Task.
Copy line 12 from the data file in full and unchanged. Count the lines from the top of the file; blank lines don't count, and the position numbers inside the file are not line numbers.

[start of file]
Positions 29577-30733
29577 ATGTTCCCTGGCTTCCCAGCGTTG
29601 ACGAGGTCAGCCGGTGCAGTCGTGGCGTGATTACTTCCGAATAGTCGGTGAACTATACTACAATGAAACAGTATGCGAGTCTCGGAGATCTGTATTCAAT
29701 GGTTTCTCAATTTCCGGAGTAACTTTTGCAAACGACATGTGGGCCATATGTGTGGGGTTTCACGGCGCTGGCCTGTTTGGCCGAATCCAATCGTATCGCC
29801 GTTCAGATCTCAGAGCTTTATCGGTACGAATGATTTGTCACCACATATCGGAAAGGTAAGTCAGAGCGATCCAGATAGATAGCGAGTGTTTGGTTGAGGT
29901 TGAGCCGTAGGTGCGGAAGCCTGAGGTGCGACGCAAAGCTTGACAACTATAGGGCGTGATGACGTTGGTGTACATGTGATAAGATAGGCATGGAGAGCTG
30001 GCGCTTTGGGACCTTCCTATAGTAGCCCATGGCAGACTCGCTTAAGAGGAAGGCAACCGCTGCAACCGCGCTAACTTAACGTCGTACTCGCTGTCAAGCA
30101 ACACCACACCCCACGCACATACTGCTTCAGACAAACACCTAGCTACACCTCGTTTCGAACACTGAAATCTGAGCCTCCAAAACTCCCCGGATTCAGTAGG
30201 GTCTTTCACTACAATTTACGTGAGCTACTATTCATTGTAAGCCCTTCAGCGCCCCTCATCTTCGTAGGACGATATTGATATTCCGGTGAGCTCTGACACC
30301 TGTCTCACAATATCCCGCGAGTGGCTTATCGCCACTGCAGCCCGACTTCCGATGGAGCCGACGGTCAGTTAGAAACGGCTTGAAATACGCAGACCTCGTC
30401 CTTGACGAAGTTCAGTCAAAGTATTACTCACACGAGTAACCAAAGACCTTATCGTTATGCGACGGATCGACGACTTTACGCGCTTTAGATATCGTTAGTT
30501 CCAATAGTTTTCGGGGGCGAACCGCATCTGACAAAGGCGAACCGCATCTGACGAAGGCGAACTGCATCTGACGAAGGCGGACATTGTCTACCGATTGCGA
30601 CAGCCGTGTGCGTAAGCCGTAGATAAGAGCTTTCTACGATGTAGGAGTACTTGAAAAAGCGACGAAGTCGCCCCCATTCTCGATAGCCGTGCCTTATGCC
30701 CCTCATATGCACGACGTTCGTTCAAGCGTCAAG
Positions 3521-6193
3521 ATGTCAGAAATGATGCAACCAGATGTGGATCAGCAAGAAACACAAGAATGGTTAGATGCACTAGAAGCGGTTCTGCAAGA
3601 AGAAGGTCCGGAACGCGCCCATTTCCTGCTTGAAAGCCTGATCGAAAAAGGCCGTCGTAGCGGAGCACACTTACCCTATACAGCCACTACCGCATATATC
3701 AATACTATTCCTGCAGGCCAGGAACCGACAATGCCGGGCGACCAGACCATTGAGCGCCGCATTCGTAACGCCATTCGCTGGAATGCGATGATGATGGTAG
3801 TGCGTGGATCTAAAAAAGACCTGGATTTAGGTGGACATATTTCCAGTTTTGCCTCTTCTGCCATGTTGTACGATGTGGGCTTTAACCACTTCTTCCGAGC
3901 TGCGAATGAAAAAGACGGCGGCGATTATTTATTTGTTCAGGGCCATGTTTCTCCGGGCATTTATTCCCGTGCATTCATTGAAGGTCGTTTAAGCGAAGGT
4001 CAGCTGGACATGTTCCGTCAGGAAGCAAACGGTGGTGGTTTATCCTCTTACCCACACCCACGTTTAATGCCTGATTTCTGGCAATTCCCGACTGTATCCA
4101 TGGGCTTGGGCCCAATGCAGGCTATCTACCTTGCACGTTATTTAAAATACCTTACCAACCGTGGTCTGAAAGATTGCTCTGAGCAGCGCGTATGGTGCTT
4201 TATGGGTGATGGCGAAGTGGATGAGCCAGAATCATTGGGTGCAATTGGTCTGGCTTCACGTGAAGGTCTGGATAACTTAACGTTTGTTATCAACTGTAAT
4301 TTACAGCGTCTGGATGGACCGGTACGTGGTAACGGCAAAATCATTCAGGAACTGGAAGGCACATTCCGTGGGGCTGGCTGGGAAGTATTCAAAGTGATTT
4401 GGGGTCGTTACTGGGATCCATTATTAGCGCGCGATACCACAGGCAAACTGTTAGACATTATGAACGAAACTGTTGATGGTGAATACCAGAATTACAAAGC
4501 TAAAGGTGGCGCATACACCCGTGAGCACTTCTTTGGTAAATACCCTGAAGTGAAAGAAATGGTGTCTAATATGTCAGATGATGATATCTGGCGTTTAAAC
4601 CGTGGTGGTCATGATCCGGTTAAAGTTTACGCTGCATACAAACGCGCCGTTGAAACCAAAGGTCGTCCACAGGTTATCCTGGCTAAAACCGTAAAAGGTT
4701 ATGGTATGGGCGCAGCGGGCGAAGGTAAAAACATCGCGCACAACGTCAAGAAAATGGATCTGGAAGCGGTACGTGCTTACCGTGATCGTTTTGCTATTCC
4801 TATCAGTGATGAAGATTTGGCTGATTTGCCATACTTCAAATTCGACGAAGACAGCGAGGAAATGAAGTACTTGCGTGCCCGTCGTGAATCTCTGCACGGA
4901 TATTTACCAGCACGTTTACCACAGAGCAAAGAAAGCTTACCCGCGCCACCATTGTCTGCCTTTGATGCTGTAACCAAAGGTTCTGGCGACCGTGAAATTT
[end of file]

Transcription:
30501 CCAATAGTTTTCGGGGGCGAACCGCATCTGACAAAGGCGAACCGCATCTGACGAAGGCGAACTGCATCTGACGAAGGCGGACATTGTCTACCGATTGCGA